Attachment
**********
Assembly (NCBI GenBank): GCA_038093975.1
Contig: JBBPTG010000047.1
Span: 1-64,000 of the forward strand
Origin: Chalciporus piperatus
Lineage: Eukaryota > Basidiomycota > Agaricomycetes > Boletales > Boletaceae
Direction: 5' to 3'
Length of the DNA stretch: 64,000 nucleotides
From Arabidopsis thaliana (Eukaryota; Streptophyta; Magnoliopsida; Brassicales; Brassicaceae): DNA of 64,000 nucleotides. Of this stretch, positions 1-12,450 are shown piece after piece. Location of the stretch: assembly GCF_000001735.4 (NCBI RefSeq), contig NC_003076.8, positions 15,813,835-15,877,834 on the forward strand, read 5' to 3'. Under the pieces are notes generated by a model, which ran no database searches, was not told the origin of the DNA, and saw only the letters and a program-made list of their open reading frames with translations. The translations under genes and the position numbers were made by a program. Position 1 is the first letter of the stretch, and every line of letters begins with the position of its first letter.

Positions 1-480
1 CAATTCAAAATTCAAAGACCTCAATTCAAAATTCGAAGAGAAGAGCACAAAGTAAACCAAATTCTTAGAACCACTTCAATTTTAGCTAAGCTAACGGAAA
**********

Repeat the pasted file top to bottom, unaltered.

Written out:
Assembly (NCBI GenBank): GCA_038093975.1
Contig: JBBPTG010000047.1
Span: 1-64,000 of the forward strand
Origin: Chalciporus piperatus
Lineage: Eukaryota > Basidiomycota > Agaricomycetes > Boletales > Boletaceae
Direction: 5' to 3'
Length of the DNA stretch: 64,000 nucleotides
From Arabidopsis thaliana (Eukaryota; Streptophyta; Magnoliopsida; Brassicales; Brassicaceae): DNA of 64,000 nucleotides. Of this stretch, positions 1-12,450 are shown piece after piece. Location of the stretch: assembly GCF_000001735.4 (NCBI RefSeq), contig NC_003076.8, positions 15,813,835-15,877,834 on the forward strand, read 5' to 3'. Under the pieces are notes generated by a model, which ran no database searches, was not told the origin of the DNA, and saw only the letters and a program-made list of their open reading frames with translations. The translations under genes and the position numbers were made by a program. Position 1 is the first letter of the stretch, and every line of letters begins with the position of its first letter.

Positions 1-480
1 CAATTCAAAATTCAAAGACCTCAATTCAAAATTCGAAGAGAAGAGCACAAAGTAAACCAAATTCTTAGAACCACTTCAATTTTAGCTAAGCTAACGGAAA